FIGS. 11A and 11B explain the luminance-color data. These figures explain the linear functions of FIG. 8B in detail and show R, G, and B values for luminance L. In FIG. 11A, aR, aG, and aB represent inclinations of straight lines of the respective colors, and bR, bG, and bB represent intercepts of the straight lines to ordinates. These values are stored as luminance-color (RGB) data. FIG. 11B shows straight lines representing relationships between luminance and R, G, and B data and corresponding to the straight lines of FIG. 8B, respectively.

FIG. 12 shows another example of the luminance-color data. This example does not employ the linear functions of FIGS. 8B and 11B. Instead, it provides "i"th color values Ri, Gi, Bi for a given luminance level "i." Namely, this example stores R, G, and B values in the order of luminance levels on a gray scale image, and provides corresponding R, G, and B values in response to a given luminance level.

FIG. 13 is a flowchart showing basic processes of image data preparation. Step S1 specifies a start position of displaying an image. Step S2 finds an area having the same luminance level according to the luminance-position data. Step S3 refers to the correspondence table of luminance and color resource IDs, to acquire a color resource for the luminance. Step S4 colors the area according to the acquired data.

Step S5 determines whether or not there is any area to be displayed. Step S6 obtains the area to be displayed, if any, to repeat the steps S2 to S6. If there is no area to be displayed in Step S5, the preparation of image data ends.

A graphic display system according to the present invention separately stores the shape (positional data) and colors of an image in a main memory. The present invention provides optional images of the same shape and different colors, or the same color and different shapes, at high speed by changing a combination of the shapes and colors of images according to combinational data of shapes and colors. The present invention stores images having the same shapes and different colors, or the same color and different shapes, in a minimum space in the main memory. The present invention is capable of displaying these images and changing their colors at high speed. The graphic display system according to the present invention is particularly effective for use as, for example, a graphic editor, etc., that requires correct combinations of colors.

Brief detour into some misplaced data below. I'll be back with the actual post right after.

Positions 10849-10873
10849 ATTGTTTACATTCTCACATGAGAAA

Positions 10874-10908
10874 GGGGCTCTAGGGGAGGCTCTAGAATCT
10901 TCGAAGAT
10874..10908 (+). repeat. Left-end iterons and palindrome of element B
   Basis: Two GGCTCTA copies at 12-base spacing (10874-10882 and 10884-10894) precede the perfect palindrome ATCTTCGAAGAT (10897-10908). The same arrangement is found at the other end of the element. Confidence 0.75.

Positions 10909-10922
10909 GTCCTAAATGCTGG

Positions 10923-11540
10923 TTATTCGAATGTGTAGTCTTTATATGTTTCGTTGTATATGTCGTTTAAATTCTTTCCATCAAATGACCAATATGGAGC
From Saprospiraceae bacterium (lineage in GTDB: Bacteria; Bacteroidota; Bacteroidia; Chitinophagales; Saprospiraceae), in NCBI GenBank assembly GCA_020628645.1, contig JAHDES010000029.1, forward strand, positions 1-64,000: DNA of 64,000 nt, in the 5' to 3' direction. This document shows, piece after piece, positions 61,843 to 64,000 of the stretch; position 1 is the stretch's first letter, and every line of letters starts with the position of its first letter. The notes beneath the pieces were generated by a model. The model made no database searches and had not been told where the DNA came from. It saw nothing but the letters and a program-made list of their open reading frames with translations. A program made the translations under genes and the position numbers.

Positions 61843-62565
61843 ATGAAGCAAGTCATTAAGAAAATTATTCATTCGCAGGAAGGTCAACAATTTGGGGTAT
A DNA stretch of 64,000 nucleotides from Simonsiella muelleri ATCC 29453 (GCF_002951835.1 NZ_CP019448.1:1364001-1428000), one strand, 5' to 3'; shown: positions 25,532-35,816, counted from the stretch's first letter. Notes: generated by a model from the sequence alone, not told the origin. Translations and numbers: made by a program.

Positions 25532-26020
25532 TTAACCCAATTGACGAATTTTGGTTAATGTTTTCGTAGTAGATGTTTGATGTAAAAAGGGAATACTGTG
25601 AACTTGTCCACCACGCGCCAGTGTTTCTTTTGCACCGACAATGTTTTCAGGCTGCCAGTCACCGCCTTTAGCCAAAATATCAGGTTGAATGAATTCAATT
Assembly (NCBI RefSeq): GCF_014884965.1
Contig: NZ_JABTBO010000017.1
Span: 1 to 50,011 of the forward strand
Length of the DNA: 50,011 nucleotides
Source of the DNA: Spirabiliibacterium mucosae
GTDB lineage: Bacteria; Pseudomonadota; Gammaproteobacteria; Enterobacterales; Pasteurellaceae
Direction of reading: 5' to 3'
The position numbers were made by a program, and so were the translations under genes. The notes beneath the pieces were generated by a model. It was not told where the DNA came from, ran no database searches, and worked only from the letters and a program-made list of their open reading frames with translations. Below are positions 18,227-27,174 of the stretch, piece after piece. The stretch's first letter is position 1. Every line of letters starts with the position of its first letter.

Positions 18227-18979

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Reference
1Foley, et al. "Computer Graphic Principles & Practices" ADDISON-WESLEY CO. 1990 pp. 584-595.
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Referenced by
Citing PatentFiling datePublication dateApplicantTitle
US5949409 *Nov 30, 1995Sep 7, 1999Sony CorporationImage processing in which the image is divided into image areas with specific color lookup tables for enhanced color resolution
US5966454 *Sep 14, 1995Oct 12, 1999Bentley Mills, Inc.Methods and systems for manipulation of images of floor coverings or other fabrics
US6005969 *Oct 15, 1997Dec 21, 1999Interface, Inc.Methods and systems for manipulation of images of floor coverings or other fabrics
US6208347Jun 23, 1997Mar 27, 2001Real-Time Geometry CorporationSystem and method for computer modeling of 3D objects and 2D images by mesh constructions that incorporate non-spatial data such as color or texture
US6577760Dec 18, 1998Jun 10, 2003Fuji Photo Film Co., Ltd.Image processing apparatus and method, image synthesizing system and method, image synthesizer and client computer which constitute image synthesizing system, and image separating method
US7072733Jan 22, 2002Jul 4, 2006Milliken & CompanyInteractive system and method for design, customization and manufacture of decorative textile substrates
US7301666Nov 26, 2002Nov 27, 2007Fujifilm CorporationImage processing apparatus and method, image synthesizing system and method, image synthesizer and client computer which constitute image synthesizing system, and image separating method
US20020103719 *Jan 30, 2002Aug 1, 2002Beedy Jennifer L.Color change method and product
US20030139840 *Jan 22, 2002Jul 24, 2003Ronald MageeInteractive system and method for design, customization and manufacture of decorative textile substrates
EP0924648A2 *Dec 18, 1998Jun 23, 1999Fuji Photo Film Co., Ltd.Image processing apparatus and method
WO1997010569A1 *Sep 13, 1996Mar 20, 1997Bentley Mills, Inc.Method and systems for manipulation of images of floor coverings or other fabrics
Classifications
U.S. Classification345/593
International ClassificationG06T11/00, G09G5/02
Cooperative ClassificationG09G5/02, G06T11/001
European ClassificationG09G5/02, G06T11/00C
Legal Events
DateCodeEventDescription
Aug 13, 1993ASAssignment
Owner name: PFU LIMITED, JAPAN
Free format text: ASSIGNMENT OF ASSIGNORS INTEREST;ASSIGNOR:ITOH, YASUNARI;REEL/FRAME:006762/0870
Effective date: 19930804
Jan 5, 2000FPAYFee payment
Year of fee payment: 4
Jan 28, 2004REMIMaintenance fee reminder mailed
Jul 9, 2004LAPSLapse for failure to pay maintenance fees
Sep 7, 2004FPExpired due to failure to pay maintenance fee
Effective date: 20040709